In 2003, the first diagnostic criteria for PCOS were established. These are the Rotterdam criteria. In 2013, the American Society of Endocrinology established new recommendations for the diagnosis of PCOS, adopted in 2014 by the European Society of Endocrinology. Today, the diagnosis of PCOS is made in the presence of at least 2 of the Rotterdam criteria, namely:
- clinical hyperandrogenism (hirsutism, acne, androgenic alopecia) or biological
- Oligo-anovulation (irregular or absent ovulation). According to the Rotterdam criteria, cycles shorter than 21 days or greater than 35 days are considered anovulatory;
- on the endovaginal ultrasound, the presence of at least one ovary with more than 12 follicles of 2 to 9 mm and diameter and / or an ovarian volume greater than 10 ml without presence of cyst or dominant follicle.
To establish this diagnosis, besides the interrogation on the medical and gynecological antecedents, various examinations are carried out:
- cycle analysis;
- a clinical examination;
- an endovaginal ultrasound of the ovaries (in 2D or 3D);
- Hormonal assays (testosterone, delta 4 androstenedione, LH, FSH, oestradiol, 17 hydroxyprogesterone, a glycemic balance and HCG).
Before diagnosing PCOS, it is important to rule out other conditions: congenital adrenal hyperplasia, hyperprolactinemia, thyroid disorder.
Treatment of Polycystic ovary syndrome
There is no cure for PCOS. Management is therefore based on the treatment of manifestations of the syndrome and the prevention of complications, especially cardiovascular:
- Against hyperandrogenism and the various manifestations that result from it (disorders of the rules, acne, hirsutism), a contraception of the type estrogen-progestative is the treatment of first intention (in case of no desire of pregnancy). Progesterone inhibits the secretion of LH (luteinizing hormone) and by this biai production of ovarian androgens, while estrogen will increase sex hormone binding globulin (SHGB), a sex hormone binding protein, with the effect of decrease in bioavailable androgen levels;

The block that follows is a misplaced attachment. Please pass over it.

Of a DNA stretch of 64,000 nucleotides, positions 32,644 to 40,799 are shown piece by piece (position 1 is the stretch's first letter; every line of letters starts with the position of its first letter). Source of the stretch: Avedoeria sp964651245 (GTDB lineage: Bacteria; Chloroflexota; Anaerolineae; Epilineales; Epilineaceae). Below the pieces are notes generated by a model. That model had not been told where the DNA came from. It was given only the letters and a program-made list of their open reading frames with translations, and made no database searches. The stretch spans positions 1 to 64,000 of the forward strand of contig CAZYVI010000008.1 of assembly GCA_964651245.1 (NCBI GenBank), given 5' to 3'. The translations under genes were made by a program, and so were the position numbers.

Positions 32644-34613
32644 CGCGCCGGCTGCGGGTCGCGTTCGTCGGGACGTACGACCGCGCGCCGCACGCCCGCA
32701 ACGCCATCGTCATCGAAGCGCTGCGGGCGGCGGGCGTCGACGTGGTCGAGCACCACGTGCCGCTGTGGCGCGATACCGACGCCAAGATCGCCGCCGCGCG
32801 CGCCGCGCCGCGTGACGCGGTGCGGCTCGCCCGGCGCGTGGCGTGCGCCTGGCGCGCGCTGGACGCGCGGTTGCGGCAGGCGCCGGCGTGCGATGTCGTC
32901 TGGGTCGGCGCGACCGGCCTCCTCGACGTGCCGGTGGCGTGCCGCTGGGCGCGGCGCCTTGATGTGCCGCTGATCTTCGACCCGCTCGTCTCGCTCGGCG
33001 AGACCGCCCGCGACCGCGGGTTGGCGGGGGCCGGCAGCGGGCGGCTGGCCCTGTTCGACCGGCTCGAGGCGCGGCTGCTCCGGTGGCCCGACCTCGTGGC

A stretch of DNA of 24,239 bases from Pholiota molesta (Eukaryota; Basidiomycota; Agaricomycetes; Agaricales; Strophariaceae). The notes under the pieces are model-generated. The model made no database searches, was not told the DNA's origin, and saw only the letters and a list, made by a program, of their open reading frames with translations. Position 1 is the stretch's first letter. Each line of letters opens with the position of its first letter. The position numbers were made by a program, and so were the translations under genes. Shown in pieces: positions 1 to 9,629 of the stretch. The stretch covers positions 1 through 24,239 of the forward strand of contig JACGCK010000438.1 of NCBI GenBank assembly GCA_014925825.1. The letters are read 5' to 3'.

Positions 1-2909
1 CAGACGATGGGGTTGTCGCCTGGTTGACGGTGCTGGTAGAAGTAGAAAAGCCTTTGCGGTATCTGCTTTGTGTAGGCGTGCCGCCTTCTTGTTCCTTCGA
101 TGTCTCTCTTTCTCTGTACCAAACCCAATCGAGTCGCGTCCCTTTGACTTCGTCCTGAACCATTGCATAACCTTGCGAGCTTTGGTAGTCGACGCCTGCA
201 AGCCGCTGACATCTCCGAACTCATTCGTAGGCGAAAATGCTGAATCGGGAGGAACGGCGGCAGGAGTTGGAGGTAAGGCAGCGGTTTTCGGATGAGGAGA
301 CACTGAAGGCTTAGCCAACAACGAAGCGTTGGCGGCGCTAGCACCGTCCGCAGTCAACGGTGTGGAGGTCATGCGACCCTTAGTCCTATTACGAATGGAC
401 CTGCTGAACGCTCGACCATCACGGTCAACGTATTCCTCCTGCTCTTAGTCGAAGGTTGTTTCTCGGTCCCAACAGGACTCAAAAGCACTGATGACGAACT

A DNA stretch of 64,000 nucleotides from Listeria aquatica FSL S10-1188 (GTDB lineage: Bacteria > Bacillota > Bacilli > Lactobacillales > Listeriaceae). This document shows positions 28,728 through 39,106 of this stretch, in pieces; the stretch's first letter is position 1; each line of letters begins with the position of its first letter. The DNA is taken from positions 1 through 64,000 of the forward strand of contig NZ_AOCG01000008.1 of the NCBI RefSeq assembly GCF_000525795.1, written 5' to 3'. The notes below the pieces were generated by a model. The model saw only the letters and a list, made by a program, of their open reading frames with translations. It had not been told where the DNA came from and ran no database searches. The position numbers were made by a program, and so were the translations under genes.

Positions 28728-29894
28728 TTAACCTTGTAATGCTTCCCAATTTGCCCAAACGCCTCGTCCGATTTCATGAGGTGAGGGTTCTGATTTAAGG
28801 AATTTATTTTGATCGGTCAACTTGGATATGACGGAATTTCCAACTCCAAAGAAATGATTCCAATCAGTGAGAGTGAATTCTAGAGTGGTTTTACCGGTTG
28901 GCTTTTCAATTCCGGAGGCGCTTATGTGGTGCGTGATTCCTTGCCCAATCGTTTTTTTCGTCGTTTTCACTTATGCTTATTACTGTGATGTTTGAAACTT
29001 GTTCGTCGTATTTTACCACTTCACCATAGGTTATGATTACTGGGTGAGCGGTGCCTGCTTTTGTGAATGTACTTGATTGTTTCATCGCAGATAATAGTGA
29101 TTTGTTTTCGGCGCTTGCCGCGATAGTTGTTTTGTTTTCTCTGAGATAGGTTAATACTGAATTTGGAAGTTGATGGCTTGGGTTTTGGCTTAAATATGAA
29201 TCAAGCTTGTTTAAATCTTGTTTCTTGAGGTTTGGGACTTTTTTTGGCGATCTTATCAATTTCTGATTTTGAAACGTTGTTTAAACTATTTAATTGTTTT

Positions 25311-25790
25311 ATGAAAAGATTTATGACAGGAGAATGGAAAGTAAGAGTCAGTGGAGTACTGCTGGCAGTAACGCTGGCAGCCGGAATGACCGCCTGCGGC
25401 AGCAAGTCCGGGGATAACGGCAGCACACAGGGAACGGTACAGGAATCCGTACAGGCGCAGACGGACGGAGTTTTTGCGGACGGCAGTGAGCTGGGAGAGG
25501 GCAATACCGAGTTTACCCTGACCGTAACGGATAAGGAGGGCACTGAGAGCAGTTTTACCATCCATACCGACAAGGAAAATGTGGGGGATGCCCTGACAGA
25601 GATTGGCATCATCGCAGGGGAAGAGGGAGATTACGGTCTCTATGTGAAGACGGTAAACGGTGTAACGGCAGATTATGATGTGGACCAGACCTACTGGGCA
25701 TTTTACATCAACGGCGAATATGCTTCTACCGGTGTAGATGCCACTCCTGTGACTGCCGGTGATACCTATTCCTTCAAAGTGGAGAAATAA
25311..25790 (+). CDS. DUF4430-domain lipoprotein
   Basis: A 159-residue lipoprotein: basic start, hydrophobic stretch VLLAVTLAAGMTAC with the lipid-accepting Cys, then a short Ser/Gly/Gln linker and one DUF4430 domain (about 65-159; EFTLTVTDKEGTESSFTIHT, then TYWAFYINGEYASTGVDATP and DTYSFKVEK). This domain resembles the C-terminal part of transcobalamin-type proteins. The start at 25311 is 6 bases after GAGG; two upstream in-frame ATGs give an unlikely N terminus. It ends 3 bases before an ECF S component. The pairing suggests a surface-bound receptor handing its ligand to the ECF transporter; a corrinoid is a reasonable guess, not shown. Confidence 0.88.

- In overweight or obese women, weight loss is recommended to limit metabolic complications. This loss of weight may also be sufficient to restore ovulation in some patients;
- Against infertility, clomiphene citrate is the first-line treatment for PCOS-induced ovulation disorders. This ovulation inducer is an anti-estrogen: it blocks the estrogen receptors in the hypothalamus, which leads to an increase in GnRH and FSH levels and facilitates the maturation of the follicles. The induction of ovulation by clomiphene citrate makes it possible to obtain pregnancy in 35 to 40% of patients. Other treatments may be considered in case of failure of hormonal stimulation (usually after 6 test cycles):
- Other hormonal stimulation treatments: a combination of metformin-clomiphene citrate, gonadotropin, or aromatase inhibitors, such as Letrozole. The latter seems promising ;
- ovarian drilling: this surgical technique involves performing a “multiperforation” of the ovary under laparoscopy in order to restore its proper functioning;
- In vitro fertilization sometimes preceded by in vitro maturation of oocytes (MIV) (oocytes are collected before ovulation, at a late stage of follicular maturation, and finish their maturation in vitro).
- Against insulin resistance, different treatments are under study. Treatment with metformin is recommended in patients with diabetes or pre-diabetes, after failure of dietary and lifestyle measures.
It is not possible to prevent PCOS, however diet and lifestyle measures to combat overweight are essential to prevent complications.